For the second time in two weeks, SpaceX has rolled a ‘Starship-derived’ propellant tank to the next-generation rocket’s first orbital launch pad, continuing a recent burst of construction activity.
Precisely two weeks ago, SpaceX rolled the first of those massive ground support equipment (GSE) propellant tanks the 1.5 miles from its Boca Chica rocket factory to a nearby launch complex. Built with the same parts, facilities, and equipment as flightworthy Starship prototypes, SpaceX’s plans to build grounded storage tanks out of rocket parts went from a complete surprise to initial hardware delivery in less than two months.
Two weeks later, SpaceX has already completed the second of at least seven similar or identical tanks that should be able to store enough propellant for two back-to-back orbital Starship launches – and a third ‘GSE’ tank is just a week or so behind it.
As previously discussed on Teslarati, SpaceX’s decision to use a literal rocket factory to build custom propellant storage tanks is surprisingly revealing with a few reasonable assumptions in place.
SpaceX is effectively taking interchangeable Starship parts, slightly tweaking a handful of them, and turning what could have been a rocket into a propellant storage tank. This is significant because relative to all other rockets in history, even including SpaceX’s own Falcon 9 and Heavy, building storage tanks with unchanged rocket parts on a rocket assembly line would be roughly akin to hiring Vincent van Gogh to paint lane lines.
The existence of self-built propellant storage tanks virtually identical to flightworthy Starship airframes all but guarantees that SpaceX is already building Starships for a few million dollars each – and possibly much less.“
Teslarati.com – 6 April 2021
Aside from potentially being dirt-cheap bulk storage tanks that all but guarantee SpaceX can produce Starship and its Super Heavy boosters for pennies on the dollar of any other rocket in history, SpaceX is quickly demonstrating that it can build a lot of them – and quickly. Parts of Starship prototypes SN17 through SN20 and Super Heavy boosters BN2 and BN3 continue to slowly trickle out of SpaceX’s factory and Starship SN16 is steadily progressing towards completion to take over wherever SN15 leaves off.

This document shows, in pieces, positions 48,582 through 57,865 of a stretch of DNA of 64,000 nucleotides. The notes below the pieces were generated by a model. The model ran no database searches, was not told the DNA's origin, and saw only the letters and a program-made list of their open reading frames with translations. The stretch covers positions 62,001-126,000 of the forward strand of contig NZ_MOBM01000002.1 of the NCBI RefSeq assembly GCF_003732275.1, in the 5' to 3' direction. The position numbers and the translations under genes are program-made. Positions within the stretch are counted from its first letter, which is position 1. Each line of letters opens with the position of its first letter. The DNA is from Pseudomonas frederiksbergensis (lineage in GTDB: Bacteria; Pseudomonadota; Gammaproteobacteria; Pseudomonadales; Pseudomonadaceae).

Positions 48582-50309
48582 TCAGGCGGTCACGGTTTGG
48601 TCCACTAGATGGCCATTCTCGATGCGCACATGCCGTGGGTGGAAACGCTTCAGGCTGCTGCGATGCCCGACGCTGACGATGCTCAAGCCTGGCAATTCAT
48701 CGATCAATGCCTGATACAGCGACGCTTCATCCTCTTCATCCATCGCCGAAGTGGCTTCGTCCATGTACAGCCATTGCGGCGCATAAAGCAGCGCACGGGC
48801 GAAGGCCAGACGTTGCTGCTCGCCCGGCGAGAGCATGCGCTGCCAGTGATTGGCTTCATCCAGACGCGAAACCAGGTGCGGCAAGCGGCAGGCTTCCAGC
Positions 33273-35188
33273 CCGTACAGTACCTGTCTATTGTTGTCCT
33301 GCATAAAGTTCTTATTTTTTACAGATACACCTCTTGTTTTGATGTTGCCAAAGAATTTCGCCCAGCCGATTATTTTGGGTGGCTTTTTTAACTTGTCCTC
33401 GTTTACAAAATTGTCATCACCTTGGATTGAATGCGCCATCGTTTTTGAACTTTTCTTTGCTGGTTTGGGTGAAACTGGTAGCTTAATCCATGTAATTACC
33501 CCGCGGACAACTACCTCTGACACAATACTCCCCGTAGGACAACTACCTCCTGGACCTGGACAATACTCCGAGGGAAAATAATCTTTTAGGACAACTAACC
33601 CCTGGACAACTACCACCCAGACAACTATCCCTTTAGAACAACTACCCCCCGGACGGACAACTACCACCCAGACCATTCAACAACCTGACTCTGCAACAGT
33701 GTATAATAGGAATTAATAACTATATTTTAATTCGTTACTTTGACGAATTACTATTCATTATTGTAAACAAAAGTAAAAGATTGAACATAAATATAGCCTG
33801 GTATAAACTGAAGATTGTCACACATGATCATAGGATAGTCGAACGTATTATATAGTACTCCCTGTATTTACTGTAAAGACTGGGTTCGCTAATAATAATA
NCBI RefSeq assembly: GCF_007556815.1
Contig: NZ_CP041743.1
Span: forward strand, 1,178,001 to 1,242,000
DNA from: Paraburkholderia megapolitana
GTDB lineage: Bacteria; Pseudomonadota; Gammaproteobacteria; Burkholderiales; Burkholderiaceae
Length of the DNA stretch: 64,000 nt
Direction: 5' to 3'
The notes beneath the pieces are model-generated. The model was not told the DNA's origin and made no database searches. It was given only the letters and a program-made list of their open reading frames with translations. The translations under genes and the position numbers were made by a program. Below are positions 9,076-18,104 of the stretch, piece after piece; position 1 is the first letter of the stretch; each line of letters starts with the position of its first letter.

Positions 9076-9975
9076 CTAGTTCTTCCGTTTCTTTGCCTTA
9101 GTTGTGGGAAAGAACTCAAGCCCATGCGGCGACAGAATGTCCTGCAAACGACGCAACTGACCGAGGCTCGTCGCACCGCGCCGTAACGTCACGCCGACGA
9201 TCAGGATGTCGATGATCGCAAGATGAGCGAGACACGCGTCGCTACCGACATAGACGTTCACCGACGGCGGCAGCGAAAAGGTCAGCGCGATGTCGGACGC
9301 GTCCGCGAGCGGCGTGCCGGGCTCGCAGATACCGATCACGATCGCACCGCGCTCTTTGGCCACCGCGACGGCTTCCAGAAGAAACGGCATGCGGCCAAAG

However, at least a majority of SpaceX’s focus appears to be set on mass-producing propellant storage tanks as quickly as possible in order to prepare Starship’s orbital launch pad – deep into construction – for flight tests involving Super Heavy. Just last month, following a sourced report from NASASpaceflight.com, CEO Elon Musk confirmed that SpaceX intends to attempt Starship’s first launch on a Super Heavy booster as early as July 2021 – just three months from now.
For obvious reasons, the odds are firmly stacked against SpaceX attempting Starship’s first orbital launch mere months from now, though such an attempt would still be extremely impressive if it happens in 2021 at all. To even attempt that extraordinarily ambitious feat, SpaceX will have to complete at least a barebones ‘rough draft’ of its planned orbital launch complex, including at least four Starship-style GSE tanks.
Towards that end, GSE tank #3 (GSE-3) is already more than half complete and parts of GSE-4 are in work, likely meaning that SpaceX will have enough installed propellant storage capacity for orbital Starship launch attempts less than a month from now. It remains to be seen if SpaceX will power through tanks 5 through 7 after 3 and 4 are complete, or if the focus will shift back to Starship and Super Heavy prototype production.
Either way, SpaceX is wasting no time constructing a brand new super heavy-class launch pad and a tank farm the likes of which has never been seen before. For now, we’ll have to wait and see how long it takes Starship and Super Heavy to catch up.